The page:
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Navigating The Criminal Justice System With A Public Defender As Our Guide

Carnahan Courthouse in downtown St. Louis is home to the St. Louis City Distirct of the criminal justice system.
Paul Sableman
Carnahan Courthouse in downtown St. Louis is home to the St. Louis City Distirct of the criminal justice system.

You hear it nearly every time you watch a crime show. As the bad guy is getting cuffed by the police, they tell him that he has the right to remain silent. And "Anything you say can and will be used against you in a court of law." And then they tell him he has the right to an attorney. If he cannot afford to hire a lawyer, "one will be appointed to represent you..."

As with most things you see on TV, getting a publicly appointed lawyer is not actually that easy. In this episode of We Live Here, we explore the price and perils of our public defender system.

Let's start by looking at the TV version of justice. For one thing, TV doesn't show what public defenders do and how the difficulties within the criminal justice system that make their jobs — as well as police, prosecutors, social workers — difficult. You can read more about those stresses and attempts to alleviate them here.

A lot of that stress comes from funding and workloads.

Janise Lampley is an assistant public defender in the St. Louis County Office. She has worked in the county for about two years.

Even though her days are hectic, Lampley said loves her job because she thinks it's important that people have quality defense.

Janise Lampley, assistant public defender with St. Louis County, is currently managing a little more than 100 clients.
Emanuele Berry
St. Louis Public Radio
Janise Lampley, assistant public defender with St. Louis County, is currently managing a little more than 100 clients.

Another thing you won't see about the public defender system on TV, is how complex the qualifications are for getting a court-appointed attorney. That bit in the Miranda rights about being having an attorney appointed to you only applies if you are really poor. In Missouri being able to afford an attorney means you make more than 100 percent of the federal poverty guideline. For a single person, 100 percent of the poverty guideline is $11,770 a year.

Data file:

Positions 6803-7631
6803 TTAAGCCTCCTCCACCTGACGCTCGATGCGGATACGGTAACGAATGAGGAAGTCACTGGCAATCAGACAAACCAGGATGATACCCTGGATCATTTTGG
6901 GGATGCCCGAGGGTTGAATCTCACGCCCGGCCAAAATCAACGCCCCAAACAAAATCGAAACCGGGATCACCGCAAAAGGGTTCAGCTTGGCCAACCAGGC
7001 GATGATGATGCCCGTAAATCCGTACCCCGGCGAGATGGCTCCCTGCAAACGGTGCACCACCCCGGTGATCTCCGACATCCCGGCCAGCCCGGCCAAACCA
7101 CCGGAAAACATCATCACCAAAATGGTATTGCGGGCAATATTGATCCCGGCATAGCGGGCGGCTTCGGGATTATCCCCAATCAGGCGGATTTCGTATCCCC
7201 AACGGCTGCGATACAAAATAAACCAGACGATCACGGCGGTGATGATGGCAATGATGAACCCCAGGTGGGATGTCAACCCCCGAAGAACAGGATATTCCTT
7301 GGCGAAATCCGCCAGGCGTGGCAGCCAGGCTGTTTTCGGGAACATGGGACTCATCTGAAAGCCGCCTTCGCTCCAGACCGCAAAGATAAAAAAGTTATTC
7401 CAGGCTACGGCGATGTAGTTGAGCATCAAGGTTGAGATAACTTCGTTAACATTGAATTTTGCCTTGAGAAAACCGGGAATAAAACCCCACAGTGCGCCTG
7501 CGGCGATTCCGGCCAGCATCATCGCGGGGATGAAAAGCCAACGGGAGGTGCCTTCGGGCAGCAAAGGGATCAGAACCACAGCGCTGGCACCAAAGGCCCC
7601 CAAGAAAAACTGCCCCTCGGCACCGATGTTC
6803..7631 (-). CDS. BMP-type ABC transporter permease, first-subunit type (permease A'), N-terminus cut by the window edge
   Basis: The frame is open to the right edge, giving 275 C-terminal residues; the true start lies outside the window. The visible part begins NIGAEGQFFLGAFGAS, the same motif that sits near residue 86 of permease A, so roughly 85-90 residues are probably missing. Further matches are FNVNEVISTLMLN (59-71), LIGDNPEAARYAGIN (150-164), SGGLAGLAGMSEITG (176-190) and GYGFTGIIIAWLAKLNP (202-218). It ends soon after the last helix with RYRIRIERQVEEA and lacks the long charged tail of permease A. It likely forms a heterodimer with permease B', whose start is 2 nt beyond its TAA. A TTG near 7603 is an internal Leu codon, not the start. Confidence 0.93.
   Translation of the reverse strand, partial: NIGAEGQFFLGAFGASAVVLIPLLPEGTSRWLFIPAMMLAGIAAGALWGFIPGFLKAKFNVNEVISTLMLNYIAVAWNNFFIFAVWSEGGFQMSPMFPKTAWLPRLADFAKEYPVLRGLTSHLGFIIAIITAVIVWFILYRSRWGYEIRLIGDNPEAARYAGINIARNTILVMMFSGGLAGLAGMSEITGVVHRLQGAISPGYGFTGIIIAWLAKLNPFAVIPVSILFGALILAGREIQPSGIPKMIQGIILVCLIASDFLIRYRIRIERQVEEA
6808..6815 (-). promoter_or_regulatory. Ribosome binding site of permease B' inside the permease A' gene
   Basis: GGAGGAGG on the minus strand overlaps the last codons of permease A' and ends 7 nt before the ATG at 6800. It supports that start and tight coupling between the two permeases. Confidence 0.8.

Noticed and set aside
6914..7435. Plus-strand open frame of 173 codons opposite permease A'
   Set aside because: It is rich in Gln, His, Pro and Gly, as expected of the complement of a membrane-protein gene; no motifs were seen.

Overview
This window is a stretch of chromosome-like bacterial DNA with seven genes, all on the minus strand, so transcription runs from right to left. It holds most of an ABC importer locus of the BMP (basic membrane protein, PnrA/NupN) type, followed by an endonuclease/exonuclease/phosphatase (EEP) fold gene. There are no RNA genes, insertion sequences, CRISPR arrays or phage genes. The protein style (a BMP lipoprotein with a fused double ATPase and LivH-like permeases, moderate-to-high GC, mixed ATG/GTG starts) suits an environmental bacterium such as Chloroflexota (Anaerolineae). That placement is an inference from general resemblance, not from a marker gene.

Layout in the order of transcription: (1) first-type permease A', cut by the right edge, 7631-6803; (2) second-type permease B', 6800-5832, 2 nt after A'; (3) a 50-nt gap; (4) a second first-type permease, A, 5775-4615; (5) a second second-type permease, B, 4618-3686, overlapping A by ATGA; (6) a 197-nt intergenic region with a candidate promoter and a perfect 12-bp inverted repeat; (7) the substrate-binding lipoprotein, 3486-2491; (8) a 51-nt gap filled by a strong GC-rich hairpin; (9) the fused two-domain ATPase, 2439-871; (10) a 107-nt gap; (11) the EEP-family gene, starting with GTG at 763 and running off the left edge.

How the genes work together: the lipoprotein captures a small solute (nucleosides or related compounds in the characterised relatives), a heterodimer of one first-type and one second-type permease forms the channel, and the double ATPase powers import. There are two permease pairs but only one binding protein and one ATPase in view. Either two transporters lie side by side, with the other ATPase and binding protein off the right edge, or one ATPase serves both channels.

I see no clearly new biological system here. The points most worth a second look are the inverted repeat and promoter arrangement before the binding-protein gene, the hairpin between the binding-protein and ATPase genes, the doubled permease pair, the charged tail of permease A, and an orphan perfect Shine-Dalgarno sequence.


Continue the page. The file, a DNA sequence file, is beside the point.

Michael Barrett, director of the Missouri Public Defender Commission said the poverty standards, in part, keep workloads from growing.

“If you are a single mom with a child, you cannot make more than $15,930 a year. So, if you make $16,000 — and we all know how far that goes — you don’t qualify for our services," Barrett said. "We’re not happy with this standard but, as it is right now, we don’t have lawyers to represent clients that we do have. So that's why we imposed standards several years back."

If someone is denied a public defender, they can appeal to the court and they may end up with a public defender, but some don't. Barrett said that raises the question of what happens to these individuals.

"If they can't afford us, are they getting private counsel?" Barrett said. "Where are they getting $5,000 to $10,000 to put down a retainer to hire private counsel? And you have to think they cannot. So, what happens to these individual?"

While some people don't qualify for a public defender because of money, others don't qualify because of the type of crime they are accused of committing. Take Debara Jones for instance.

Navigating the criminal justice system with a public defender as our guide
Jones says she might ask her daughter for help getting an attorney.

“I went in the court today and I was denied a public defender," she said. "And I didn't know that I was going to be denied of something that I didn't do. I’m not able to work. I’ve been on a cane for I can't count, I mean some years.”

Jones, who's in her 50s and walks with a cane, was denied not because she makes too much money, but because she's accused "only" of a misdemeanor. The judge at the 22nd District Court in St. Louis explained to Jones that, in Missouri, public defenders don't handle misdemeanors unless the defendant could end up serving time in jail or prison.
Jones is charged with property damage. She allegedly kicked in a door. If she's found guilty she would have to pay a fine. But Jones said she didn't commit the crime and she doesn't want to pay for something she said she didn't do.

If she's found guilty or ends up pleading out Jones won't just have to pay a fine. She'll also have a misdemeanor on her record, which comes with a whole set of consequences. We'll explore what those consequences can be in our next podcast.

Emanuele Berry is a 2012 graduate of Michigan State University. Prior to coming to St. Louis she worked as a talk show producer at WKAR Public Radio in Michigan. Emanuele also interned at National Public Radio, where she worked at the Arts and Information Desk. Her work has been recognized by the Michigan Association of Broadcasters, the Society of Professional Journalists, the Radio Television Digital News Association and the Hearst Journalism Awards Program. Berry worked with St. Louis Public Radio from 2014 to 2015.
Tim Lloyd was a founding host of We Live Here from 2015 to 2018 and was the Senior Producer of On Demand and Content Partnerships until Spring of 2020.